Photographing a Veery Thrush – Understanding Burst Modes

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Photographing A Veery Thrush

I was very pleased to spot this Veery Thrush in our yard, if only momentarily, because this species is a rather infrequent visitor here. They forage like Robins, on the ground flipping over leaf debris to uncover insects and worms underneath. According to E-bird, Veery Thrushes spend their winters only in Central and Southern Brazil and nest throughout Michigan, in the Northern US, and Southern Canada. This was my first photographic encounter, and it was made to order.

This handsome, cinnamon brown thrush first appeared on a branch near our dining room window. I hurried to the library door, then abruptly changed my pace and posture so that I was tiptoeing slowly and ducking down so as not to startle him as I made my way to the camera. (NOTE: I did this despite every instinct inside urging me to hurry before he flew off.) Once I reached the camera, all I had to do is point, lock focus and burst away.

Photo of Veery Thrush
Veery Thrush
ISO1600; f/7.1; 1/640 Second

What is Bursting?

The FPS (Frames per Second) is the speed at which the camera shutter mechanism can take uninterrupted shots. The Burst Rate specifies how many uninterrupted shots the shutter mechanism can discharge without slowing down.

FPS and Bursting are all about how fast and how many- and that means that DSLR cameras must have fast processing power and design logistics calculated to eliminate bottlenecks.

Advantages of Bursting

  • Bursting can be useful and fun..and for the most part, it’s FREE.
  • In bird photography, you just don’t know how long your subject will stay put.  Bursting allows you to capture many images in seconds.
  • Bursting is essential to record a sequence and tell a story – during a period that is most likely to be a brief and rare opportunity.
Veery Thrush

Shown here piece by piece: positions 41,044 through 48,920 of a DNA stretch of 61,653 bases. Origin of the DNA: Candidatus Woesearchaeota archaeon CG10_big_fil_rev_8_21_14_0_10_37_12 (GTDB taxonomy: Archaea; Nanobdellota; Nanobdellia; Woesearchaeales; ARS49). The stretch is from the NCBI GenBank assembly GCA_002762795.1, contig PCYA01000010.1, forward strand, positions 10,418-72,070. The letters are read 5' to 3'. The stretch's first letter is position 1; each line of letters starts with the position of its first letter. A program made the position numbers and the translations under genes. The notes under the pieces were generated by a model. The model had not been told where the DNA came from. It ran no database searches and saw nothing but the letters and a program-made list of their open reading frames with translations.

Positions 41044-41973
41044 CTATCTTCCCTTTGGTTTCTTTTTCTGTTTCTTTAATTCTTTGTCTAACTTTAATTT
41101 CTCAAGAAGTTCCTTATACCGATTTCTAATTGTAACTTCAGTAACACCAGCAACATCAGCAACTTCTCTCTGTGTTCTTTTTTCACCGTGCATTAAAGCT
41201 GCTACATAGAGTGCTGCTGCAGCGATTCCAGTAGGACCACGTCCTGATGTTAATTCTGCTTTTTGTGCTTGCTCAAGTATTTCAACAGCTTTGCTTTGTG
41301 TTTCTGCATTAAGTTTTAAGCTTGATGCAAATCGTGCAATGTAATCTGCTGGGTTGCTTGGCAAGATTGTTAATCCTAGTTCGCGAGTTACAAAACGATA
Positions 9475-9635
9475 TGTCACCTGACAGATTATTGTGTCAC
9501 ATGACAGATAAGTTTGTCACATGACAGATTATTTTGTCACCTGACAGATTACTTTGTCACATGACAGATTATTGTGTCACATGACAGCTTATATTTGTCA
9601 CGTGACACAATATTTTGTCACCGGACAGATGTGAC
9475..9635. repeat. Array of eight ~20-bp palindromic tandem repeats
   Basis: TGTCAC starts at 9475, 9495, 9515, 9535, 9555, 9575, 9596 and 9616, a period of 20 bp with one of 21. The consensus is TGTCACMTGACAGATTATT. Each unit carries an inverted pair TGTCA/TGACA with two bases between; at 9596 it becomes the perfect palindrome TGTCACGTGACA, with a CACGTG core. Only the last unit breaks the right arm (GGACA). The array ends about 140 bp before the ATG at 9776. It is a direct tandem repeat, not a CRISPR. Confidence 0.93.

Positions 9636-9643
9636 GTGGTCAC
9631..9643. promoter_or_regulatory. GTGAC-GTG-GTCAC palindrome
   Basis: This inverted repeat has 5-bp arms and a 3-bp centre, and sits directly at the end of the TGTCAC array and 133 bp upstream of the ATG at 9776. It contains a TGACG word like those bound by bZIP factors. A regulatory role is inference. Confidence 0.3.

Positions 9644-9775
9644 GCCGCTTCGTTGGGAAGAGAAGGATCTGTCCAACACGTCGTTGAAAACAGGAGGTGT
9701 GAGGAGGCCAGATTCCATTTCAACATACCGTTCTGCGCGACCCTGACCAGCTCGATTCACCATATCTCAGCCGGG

Veery Thrush
ISO800; f/7.1; 1/500 Second

Some Things to Consider when Bursting

  • Inherent mechanical limitation of camera’s shutter device. (NOTE: My cameras’  shutters are rated at 150,000 actuations.)
  • Data processing speed of camera’s processor.
  • Within one burst, no adjustments can be made to aperture and shutter settings.  (As you can see in the notes below the photos, the shutter speeds are different for the photos….. which means that these photos were taken in separate bursting sessions.)
  • Continuous bursts will capture a lot of identical photos- unless the action is really fast.
  • Max burst and FPS touted by camera manufacturer will slow if your shutter is set to a slower speed.
  • If you’ve got 2 memory cards installed and/or are writing to 2 memory cards, processing will slow down.
  • If your camera is set to RAW; processing will take longer to move through the much larger files.
  • If the camera stops, it has most likely reached a bottleneck due to an overload of files, or does not have enough battery power to proceed.
  • Slower memory cards with limited read/write speeds will create bottlenecks.
  • A half charged battery will slow down processing…. and the battery will drain quickly if bursting continues.
  • Whenever a camera has to re-meter and/or re-focus, bursting slows down. (In Canon cameras, AlServo auto focus will slow down fps- especially if it must keep trying to lock focus.)
  • The hidden cost with bursting: The photographer must devote lots of time in post processing to review all those images.
  • Bursting often places the photographer in “auto mode”, where the discipline to capture outstanding bird images may be put on hold.
  • Ultimately the burst will stop… no matter the sophistication of the camera.

Choices – How Fast?  How Quiet?

Assuming a bird photographer has a DSLR camera designed to burst and then move data through fast, there are also choices about what burst mode is best for bird photography. You can choose between High Speed Continuous and Low Speed Continuous burst mode…. or really slow down and choose Silent High Speed Continuous or Silent Low Speed Continuous burst mode.

I use to think that the louder shutter slapping sound would scare away birds, so I always set the camera to Silent Continuous burst mode. I don’t do that anymore because the silent modes are not noiseless. When set to Silent HS continuous or Silent LS continuous, the striking sound is a muffled slap..definitely more diminished, but you and the birds will most certainly hear it.

When to Use Bursting

When I first spot a bird, I always assume that the encounter will be fleeting.  My camera is usually set to Low Speed Continuous Burst Mode, just in case I need it. Once I lock focus on a bird, I press and hold the shutter down and hear that machine-gun staccato burst from my shutter mechanism. If the bird does not fly away, I am more judicious as to how much I use bursting.

Depending on the scenario, the bird photographer must decide. Will I end up with more usable bird images with or without the camera set to burst mode?

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